This plan of the west front of St George’s Chapel dates from the late eighteenth century and is one of many designs produced for St George’s by Henry Emlyn. Emlyn was a local carpenter who, during the reign of George III, became responsible for overseeing an extensive programme of refurbishment within the Chapel. His plans and drawings in the Archives range in scale from this depiction of the full west front to designs for the smallest details of the wood carving inside the Chapel.
As well as his architectural drawings, the Archives holds a set of his drawing instruments and a number of the financial accounts for the works he carried out in the Chapel.
At first glance, this drawing of the west window looks much as we know it today. Elaborate tracery marks out 79 lights, each filled with a figure. Emlyn’s notes on the plan state that in 1777 he was directed to repair the window and the stone work surrounding it, which was decayed in several places. He replaced some of the broken stone- and iron-work with new and made repairs in other places so there were no more visible defects. Emlyn’s alterations were not purely aesthetic, but also made sure that weight of the stone and iron, which had been putting extraordinary pressure on the principal mullions of the window, was more evenly distributed.
On close inspection, the design for the window itself is not the glass which we know today. The figures that Emlyn has etched into the lights represent the Garter Day parade at Windsor: the king appears in the top central light, his mantle carried by pages to the right; to the left are the officers of the Order, including the Dean of Windsor as Register of the Order of the Garter in the second light from the left. In the lower tiers are the Knights of the Garter, their hats crowned with distinctive ostrich feathers and their names inscribed beneath them; then the heralds in their tabards; the Canons of Windsor; the Poor Knights of Windsor; and at the very front of this procession walks the Virger.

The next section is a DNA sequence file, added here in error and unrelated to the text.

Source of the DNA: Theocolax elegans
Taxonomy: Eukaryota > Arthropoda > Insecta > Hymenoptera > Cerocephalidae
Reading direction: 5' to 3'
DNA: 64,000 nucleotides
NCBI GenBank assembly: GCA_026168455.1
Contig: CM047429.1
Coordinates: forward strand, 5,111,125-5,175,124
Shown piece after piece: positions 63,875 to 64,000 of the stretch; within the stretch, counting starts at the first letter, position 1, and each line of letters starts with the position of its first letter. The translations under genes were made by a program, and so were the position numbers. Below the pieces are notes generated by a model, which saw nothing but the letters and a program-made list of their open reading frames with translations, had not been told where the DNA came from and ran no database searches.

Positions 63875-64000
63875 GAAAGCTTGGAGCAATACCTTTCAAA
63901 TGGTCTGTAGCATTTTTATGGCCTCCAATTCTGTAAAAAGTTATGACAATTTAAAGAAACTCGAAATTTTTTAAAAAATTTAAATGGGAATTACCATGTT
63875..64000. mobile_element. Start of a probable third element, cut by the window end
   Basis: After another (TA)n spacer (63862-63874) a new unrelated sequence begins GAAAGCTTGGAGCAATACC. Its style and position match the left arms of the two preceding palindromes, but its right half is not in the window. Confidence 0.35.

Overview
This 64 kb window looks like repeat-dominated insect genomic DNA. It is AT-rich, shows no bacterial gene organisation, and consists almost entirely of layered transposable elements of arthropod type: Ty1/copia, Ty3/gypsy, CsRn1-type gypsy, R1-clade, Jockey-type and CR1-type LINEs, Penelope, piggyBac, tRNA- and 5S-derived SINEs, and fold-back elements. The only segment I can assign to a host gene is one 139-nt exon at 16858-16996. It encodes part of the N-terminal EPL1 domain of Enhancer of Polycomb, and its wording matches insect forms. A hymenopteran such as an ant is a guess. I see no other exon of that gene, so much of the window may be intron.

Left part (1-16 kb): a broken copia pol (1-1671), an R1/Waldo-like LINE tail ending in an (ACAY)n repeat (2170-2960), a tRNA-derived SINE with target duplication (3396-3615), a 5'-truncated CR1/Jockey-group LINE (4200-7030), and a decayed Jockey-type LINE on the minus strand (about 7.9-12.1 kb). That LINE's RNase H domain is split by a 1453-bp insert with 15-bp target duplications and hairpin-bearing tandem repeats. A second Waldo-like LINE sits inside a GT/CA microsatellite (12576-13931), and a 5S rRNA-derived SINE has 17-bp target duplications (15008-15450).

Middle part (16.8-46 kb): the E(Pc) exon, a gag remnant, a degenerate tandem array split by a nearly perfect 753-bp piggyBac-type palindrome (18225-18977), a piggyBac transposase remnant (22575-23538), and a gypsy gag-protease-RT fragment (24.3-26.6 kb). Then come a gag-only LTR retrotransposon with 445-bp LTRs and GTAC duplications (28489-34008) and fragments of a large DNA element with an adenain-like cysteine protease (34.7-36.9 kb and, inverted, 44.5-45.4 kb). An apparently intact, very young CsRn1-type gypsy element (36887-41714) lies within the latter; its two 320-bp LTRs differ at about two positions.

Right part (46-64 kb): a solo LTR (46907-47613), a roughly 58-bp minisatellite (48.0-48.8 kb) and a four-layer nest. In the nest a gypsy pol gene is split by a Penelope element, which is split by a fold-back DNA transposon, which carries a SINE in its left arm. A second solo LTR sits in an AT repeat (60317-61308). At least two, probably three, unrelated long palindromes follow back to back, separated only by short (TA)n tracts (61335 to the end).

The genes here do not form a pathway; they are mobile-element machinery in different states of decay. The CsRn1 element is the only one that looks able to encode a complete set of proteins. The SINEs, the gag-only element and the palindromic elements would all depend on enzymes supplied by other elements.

This design by Emlyn for a Garter-themed west window – perhaps in recognition of the financial contributions made by members of the Order to the ongoing restoration work – is one of two known designs for replacing the west window glass that were never realised. The other being Benjamin West’s and Charles Forrest’s 1796 design for a painted-glass crucifixion scene.
In place of either of these eighteenth-century innovations, the west window of St George’s Chapel today retains much of the Tudor glass designed for it; the only window in St George’s to do so. With its assembly of kings, knights, archbishops, popes and saints it is remarkably fortunate to have survived not only this Georgian fervour for modernising the Chapel but also the Parliamentarian occupation of Windsor Castle during the Civil War and Commonwealth and the threat of bombing during the Second World War. At the latter time, the glass was removed from the windows and stored in the Curfew Tower as a precautionary measure, but St George’s survived unscathed.
Kate McQuillian, Archivist and Chapter Librarian